At 5-6, Hidalgo is hard to guard because she is quick, and can dribble. For her size, she does a great job finishing in the paint and getting to the foul line, where she averages 6.4 free throws per game. She also causes havoc on defense, and is good at creating ball pressure and getting steals. So far this season, Hidalgo has also averaged five rebounds, five assists, and 6.3 steals per game. 

In New Jersey, she played basketball for Paul VI High School in Haddonfield, where her father, Orlando, coached her. As a senior, she averaged 28.8 points, 7.3 steals, 6.4 rebounds, and 5.1 assists per game, leading her team to the South Jersey Non-Public A final.

It will be interesting to see if Hidalgo can keep up this outstanding play. If super-guard Olivia Miles can get back on the floor after a knee injury, the Irish backcourt could be scary.

Mikaylah Williams. LSU Athletics photo.

Mikaylah Williams, LSU

Mikayla Williams has a talented team, but she is making a name for herself with her standout play. After scoring nine points in her first game, she put up 20 against Mississippi Valley State, and followed up with a career-high 42 points against Kent State.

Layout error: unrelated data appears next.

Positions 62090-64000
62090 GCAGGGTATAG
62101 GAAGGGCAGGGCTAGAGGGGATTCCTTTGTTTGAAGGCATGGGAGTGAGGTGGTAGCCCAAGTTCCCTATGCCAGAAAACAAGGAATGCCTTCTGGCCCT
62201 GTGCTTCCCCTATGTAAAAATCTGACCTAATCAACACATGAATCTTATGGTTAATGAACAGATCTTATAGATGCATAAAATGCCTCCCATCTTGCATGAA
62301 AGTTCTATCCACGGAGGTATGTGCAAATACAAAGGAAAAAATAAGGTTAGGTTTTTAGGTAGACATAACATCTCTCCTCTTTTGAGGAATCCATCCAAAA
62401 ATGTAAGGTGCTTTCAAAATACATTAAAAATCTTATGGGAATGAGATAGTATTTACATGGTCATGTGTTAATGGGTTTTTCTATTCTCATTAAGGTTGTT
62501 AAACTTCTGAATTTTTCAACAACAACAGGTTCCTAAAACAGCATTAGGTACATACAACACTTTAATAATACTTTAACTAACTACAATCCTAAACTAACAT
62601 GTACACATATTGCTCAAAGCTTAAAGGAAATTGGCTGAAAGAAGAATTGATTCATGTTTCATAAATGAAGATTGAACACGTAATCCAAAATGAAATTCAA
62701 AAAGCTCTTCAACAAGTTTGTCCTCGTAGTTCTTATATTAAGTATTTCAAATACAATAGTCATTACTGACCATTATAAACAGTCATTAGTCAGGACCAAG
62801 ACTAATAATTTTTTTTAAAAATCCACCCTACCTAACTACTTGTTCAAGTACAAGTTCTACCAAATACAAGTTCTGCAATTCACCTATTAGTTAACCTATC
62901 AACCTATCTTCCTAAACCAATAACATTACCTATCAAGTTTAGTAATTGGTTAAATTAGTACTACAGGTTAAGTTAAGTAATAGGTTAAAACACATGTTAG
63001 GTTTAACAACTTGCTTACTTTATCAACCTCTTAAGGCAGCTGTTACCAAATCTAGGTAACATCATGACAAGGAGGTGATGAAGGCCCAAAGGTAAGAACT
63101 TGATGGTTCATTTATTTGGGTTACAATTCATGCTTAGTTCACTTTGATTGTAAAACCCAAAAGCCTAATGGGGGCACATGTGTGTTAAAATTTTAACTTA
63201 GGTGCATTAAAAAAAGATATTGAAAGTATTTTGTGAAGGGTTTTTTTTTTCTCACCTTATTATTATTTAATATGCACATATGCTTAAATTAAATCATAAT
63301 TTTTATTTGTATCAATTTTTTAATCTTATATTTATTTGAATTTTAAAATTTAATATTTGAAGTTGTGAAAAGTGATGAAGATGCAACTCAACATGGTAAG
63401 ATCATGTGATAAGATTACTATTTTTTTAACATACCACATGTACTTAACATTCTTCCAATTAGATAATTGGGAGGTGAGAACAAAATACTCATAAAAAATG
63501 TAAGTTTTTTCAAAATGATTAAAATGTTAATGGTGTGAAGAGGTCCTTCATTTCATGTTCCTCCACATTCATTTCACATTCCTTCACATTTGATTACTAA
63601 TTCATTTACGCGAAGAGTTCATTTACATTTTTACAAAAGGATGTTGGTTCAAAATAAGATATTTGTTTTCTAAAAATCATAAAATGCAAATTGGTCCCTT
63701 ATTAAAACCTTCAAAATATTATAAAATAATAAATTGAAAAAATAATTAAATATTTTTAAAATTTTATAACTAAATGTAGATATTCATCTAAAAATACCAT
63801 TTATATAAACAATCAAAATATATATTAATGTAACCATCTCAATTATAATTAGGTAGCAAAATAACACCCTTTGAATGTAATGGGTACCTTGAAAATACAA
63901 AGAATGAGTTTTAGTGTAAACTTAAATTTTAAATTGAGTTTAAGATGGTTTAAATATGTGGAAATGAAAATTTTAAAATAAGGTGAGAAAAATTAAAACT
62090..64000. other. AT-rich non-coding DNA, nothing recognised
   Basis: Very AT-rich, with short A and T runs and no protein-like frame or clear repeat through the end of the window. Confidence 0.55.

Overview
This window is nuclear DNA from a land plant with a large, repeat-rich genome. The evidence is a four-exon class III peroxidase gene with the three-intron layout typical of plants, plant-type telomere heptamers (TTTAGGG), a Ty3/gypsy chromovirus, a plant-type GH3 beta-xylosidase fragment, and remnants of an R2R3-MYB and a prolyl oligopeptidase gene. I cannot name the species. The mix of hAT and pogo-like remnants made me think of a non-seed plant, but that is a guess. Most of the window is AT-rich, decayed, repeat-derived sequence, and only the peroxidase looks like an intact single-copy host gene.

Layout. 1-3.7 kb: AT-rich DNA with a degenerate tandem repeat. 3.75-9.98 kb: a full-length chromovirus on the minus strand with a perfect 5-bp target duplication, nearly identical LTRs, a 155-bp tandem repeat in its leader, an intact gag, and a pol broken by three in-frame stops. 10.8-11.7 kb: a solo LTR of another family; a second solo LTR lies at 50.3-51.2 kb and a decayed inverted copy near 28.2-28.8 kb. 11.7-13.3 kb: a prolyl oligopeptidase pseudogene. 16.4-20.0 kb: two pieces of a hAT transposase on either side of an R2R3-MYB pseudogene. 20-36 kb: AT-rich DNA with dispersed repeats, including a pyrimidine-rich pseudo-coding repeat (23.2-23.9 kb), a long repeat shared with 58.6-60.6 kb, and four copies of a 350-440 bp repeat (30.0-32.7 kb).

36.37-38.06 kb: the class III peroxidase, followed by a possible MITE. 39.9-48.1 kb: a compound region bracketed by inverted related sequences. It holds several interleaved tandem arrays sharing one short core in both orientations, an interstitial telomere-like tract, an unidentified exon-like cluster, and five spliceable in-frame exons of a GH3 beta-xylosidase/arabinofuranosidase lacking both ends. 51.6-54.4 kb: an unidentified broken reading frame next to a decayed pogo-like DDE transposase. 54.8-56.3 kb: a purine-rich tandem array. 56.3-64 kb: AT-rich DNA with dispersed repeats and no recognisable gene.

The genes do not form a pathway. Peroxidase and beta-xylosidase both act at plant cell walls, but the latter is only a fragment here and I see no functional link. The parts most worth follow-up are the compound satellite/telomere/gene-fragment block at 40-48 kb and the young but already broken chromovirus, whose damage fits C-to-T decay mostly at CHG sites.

To say the least, it’s impressive for a freshman to score 42 points on a team featuring Angel Reese, Hailey Van Lith, Aneesah Morrow, and Flau’jae Johnson. She is helping to keep the Tigers rolling when they began the season with a loss, and have now seen Reese miss three straight games. Williams’s ability to be aggressive, and coach Kim Mulkey’s faith in her ability to make shots, is apparent.

Williams, a guard, compiled 17.4 points, 7.1 rebounds, and 4.2 assists per game in high school, and was named Louisiana Player of the Year. So far this season, Williams leads LSU in scoring with 17.5 points per game on 53.8 percent shooting from the field, and 55.9 percent from beyond the arc.

If and when Reese comes back, and once the Tigers get used to playing with each other, Williams’ minutes and points per game may each dip slightly. But she has shown her ability to get her shots up. If one of the star players has an off night, Williams can step up and fill the void.

And with enough work, she may become the next LSU star.

Nunu Agara. Karen Hickey/ISIPhotos.com.

Nunu Agara, Stanford

Forward Nunu Agara opened her Stanford career with an 18-point, six-rebounds game against Hawaii, and followed that up with a 13-point, four-rebound game against Indiana. With her help, the Cardinal have gone from a No. 15 ranking preseason to the No. 3 spot this week, with a 7-0 record.

With other talented players on the Cardinal roster, Agara won’t be asked to score points every night, but they will need her physical play and energy. As the season goes on, she could gain a more significant role, as Tara VanDerveer-coached reserve players seem to do.